The music, in a baroque style, was composed by Henry Lawes, who also played the part of The Attendant Spirit. Generally, masques were not dramas; they could be viewed as pre-figuring the recitative of opera.
However, this masque was not performed at the court, but at the home of Lord Bridgewater: Ludlow Castle. It was commissioned to celebrate the appointment of Lord Bridgewater to the post of Lord President of Wales. References to this are clearly evident in the text, such as the Attendant Spirit's reference to the children's father's "new-entrusted sceptre" in his opening speech.
Bridgewater's own children were the principal actors in this masque. The Puritan Milton's use of the genre, however, may be seen as an attempt for him to "reclaim" masque, which were associated with the perceived debauchery of the royal court, for godly or virtuous purposes. Rather than praising an aristocrat, the famous concluding lines of the masque, recited by the Attendant Spirit, urge
Comus was influenced by a prior masque, Aurelian Townshend's Tempe Restored, which had been staged at Whitehall Palace in London in February 1632. Both Henry Lawes and Alice Egerton, the Earl's daughter who played the Lady, had performed in Townshend's masque.
Milton's title for the masque was not Comus (this was imposed later by scholars), but A Mask, Presented at Ludlow Castle. Creaser notes that it had become old-fashioned by the 1630s to use an occasional title such as this (consider other masque titles of the time: Coelum Britanicum, Tempe Restored etc). This shows that Milton wanted to specifically draw attention to his work as a masque, asking the reader to hold in their minds all that this signified, as he consciously used and twisted the conventions of the genre in order to put across his particular message. For example, his audience would have been expecting, based on other masques of this time, that the antimasque would be dispelled by virtue (usually embodied by the King and Queen). Yet in Comus the Lady's virtue is not enough to save her: she is unable to dismiss Comus on her own. Even the heroic virtue of her brothers is not enough. Comus escapes rather than actually being defeated. Many have read the intervention of Sabrina as divine assistance being sent, showing that earthly virtue is relatively weak, and certainly not worthy of the exhaultation given it in contemporary masques. Lewalski comments that the character of Sabrina was apparently not played by a noble, but by one of the actors (we can assume this because no-one is listed as playing this character in the dramatis personae), so it is actually a commoner who holds the position of most power.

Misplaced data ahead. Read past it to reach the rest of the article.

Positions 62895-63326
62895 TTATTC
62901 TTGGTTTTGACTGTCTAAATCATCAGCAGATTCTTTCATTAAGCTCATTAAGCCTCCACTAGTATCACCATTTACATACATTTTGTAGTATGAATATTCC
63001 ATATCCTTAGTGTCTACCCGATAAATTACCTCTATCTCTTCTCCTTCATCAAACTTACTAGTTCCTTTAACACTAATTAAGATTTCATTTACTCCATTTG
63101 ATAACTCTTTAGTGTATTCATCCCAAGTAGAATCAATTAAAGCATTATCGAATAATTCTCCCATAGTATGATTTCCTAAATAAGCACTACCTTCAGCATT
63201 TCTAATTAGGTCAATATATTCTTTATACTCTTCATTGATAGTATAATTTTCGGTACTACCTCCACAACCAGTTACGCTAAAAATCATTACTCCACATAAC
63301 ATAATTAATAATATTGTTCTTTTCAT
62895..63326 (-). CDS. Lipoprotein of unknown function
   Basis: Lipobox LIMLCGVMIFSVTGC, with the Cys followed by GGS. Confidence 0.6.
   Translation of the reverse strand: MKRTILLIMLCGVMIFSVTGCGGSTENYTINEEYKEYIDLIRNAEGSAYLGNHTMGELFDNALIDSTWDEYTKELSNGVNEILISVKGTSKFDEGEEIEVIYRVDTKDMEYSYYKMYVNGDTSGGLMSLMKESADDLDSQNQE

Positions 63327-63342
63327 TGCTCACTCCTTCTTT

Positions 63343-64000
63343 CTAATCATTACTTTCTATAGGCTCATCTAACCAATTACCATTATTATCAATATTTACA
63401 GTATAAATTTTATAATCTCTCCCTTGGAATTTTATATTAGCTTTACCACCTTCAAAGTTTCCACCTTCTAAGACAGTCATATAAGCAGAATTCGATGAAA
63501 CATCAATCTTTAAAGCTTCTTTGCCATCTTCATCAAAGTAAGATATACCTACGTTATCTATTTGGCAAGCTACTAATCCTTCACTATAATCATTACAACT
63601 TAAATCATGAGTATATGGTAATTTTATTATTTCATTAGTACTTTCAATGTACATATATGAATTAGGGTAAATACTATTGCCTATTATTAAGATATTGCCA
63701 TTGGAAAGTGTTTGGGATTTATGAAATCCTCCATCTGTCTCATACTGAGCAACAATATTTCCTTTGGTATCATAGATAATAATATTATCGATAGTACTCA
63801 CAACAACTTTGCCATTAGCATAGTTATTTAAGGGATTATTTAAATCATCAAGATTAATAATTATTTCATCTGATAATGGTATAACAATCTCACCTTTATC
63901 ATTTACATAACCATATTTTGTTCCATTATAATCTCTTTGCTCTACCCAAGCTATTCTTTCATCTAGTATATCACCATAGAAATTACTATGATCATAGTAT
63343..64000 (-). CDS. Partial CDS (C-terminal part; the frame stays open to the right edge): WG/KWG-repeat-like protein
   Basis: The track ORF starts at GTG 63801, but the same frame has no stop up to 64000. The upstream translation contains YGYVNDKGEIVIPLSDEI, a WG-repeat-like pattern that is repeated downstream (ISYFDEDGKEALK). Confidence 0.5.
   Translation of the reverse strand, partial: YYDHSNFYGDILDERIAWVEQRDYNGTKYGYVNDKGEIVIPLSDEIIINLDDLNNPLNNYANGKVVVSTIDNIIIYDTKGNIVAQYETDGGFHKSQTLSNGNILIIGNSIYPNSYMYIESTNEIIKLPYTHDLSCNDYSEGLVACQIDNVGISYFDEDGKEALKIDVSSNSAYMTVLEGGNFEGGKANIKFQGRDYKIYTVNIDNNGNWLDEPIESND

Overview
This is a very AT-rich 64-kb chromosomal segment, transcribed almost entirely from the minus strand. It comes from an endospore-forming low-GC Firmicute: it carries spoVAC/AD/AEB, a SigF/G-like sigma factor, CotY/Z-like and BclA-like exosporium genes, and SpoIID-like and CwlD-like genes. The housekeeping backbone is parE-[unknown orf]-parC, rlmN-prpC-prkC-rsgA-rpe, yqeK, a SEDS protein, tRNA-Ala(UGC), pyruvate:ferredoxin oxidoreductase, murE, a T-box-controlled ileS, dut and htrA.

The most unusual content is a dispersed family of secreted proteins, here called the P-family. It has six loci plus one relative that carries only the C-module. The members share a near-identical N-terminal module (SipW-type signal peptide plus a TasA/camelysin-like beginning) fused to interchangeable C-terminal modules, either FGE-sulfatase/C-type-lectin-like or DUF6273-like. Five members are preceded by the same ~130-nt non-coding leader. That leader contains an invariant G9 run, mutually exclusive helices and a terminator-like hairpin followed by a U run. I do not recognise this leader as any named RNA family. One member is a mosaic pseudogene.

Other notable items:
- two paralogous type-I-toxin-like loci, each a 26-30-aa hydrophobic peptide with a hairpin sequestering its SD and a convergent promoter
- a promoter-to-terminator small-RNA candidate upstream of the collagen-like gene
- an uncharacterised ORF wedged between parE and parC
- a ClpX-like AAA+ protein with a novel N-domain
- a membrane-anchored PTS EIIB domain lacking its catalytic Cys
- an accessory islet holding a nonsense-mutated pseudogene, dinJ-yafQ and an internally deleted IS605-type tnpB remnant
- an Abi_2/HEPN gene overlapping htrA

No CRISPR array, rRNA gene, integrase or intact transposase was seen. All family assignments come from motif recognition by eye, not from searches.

The following book discusses the trial of the Earl of Castlehaven:
Grand Designs; Discover the Wealth of Wales' Design Talent - and Pick Up Some Great Early Christmas Presents While You're at It - When You Visit the Designer's Market at Chapter Arts Centre This Weekend. Here's a Sneak Preview of Who You'll See There
Oct 10, 2009; Ed & Flo This Cardiff-based T-shirt design company aims to produce garments with an emphasis on quality and uniqueness. Its mixed...